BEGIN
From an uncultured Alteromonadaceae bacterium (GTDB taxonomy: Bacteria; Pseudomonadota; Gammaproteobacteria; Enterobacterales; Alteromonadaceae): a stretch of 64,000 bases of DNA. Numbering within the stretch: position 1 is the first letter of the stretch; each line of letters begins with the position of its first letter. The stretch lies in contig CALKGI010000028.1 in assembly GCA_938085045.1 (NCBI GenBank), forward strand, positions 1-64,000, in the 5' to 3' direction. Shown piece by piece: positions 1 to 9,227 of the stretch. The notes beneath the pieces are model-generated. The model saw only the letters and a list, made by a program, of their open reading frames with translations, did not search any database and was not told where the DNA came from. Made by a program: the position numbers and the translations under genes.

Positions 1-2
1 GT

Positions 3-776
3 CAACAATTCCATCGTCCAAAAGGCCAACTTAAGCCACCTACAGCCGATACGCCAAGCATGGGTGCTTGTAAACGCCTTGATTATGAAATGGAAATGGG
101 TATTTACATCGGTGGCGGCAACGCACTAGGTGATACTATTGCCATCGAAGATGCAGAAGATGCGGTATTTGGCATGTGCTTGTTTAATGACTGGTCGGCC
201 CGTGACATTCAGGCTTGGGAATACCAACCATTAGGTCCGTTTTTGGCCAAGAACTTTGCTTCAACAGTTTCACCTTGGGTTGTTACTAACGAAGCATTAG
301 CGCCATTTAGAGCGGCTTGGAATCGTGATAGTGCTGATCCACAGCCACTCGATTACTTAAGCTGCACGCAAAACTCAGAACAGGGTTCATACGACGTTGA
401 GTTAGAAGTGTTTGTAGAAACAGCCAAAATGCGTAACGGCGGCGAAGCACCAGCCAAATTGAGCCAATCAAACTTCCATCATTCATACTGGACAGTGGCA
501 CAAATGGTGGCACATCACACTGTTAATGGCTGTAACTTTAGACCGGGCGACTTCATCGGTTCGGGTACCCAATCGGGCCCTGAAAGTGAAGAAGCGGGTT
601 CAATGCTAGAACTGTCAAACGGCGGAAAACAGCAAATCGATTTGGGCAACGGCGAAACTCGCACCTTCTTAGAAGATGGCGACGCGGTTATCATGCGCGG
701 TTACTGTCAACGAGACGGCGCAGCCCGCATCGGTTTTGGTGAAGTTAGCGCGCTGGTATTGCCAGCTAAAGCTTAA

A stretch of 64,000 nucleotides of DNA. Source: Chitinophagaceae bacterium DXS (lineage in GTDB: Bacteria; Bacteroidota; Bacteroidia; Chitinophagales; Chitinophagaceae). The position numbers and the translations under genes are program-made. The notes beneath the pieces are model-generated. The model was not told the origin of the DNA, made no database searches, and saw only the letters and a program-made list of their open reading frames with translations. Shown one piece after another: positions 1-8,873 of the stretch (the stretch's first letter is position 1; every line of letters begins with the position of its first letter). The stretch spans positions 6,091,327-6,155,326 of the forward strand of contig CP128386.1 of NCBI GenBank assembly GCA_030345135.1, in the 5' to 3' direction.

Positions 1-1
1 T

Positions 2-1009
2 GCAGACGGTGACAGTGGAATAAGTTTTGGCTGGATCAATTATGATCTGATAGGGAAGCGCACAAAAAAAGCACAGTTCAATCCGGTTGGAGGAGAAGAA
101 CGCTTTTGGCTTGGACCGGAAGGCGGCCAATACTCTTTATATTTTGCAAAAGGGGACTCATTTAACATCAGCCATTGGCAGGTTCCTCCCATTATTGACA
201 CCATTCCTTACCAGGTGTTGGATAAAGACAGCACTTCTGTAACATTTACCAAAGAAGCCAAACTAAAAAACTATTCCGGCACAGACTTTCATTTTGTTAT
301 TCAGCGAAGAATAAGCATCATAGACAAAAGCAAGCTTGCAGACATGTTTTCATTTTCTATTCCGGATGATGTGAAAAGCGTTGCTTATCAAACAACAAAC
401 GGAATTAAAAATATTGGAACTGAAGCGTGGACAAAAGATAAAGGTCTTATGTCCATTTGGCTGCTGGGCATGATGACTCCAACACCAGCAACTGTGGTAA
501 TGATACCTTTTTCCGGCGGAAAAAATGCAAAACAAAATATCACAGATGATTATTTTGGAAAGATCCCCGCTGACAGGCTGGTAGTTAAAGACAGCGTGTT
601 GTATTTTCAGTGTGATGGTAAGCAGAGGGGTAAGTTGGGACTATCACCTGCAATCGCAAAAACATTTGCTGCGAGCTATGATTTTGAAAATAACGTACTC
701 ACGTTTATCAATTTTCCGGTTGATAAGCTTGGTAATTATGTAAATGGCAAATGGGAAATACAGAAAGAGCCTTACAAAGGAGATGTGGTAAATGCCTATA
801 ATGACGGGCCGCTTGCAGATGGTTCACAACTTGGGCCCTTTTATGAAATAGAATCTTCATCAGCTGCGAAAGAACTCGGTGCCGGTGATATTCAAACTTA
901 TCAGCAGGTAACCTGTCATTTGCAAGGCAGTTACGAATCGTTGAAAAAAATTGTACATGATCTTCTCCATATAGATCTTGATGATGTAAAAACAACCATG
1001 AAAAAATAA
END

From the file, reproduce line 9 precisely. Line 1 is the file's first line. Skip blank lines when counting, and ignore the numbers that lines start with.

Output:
401 GTTAGAAGTGTTTGTAGAAACAGCCAAAATGCGTAACGGCGGCGAAGCACCAGCCAAATTGAGCCAATCAAACTTCCATCATTCATACTGGACAGTGGCA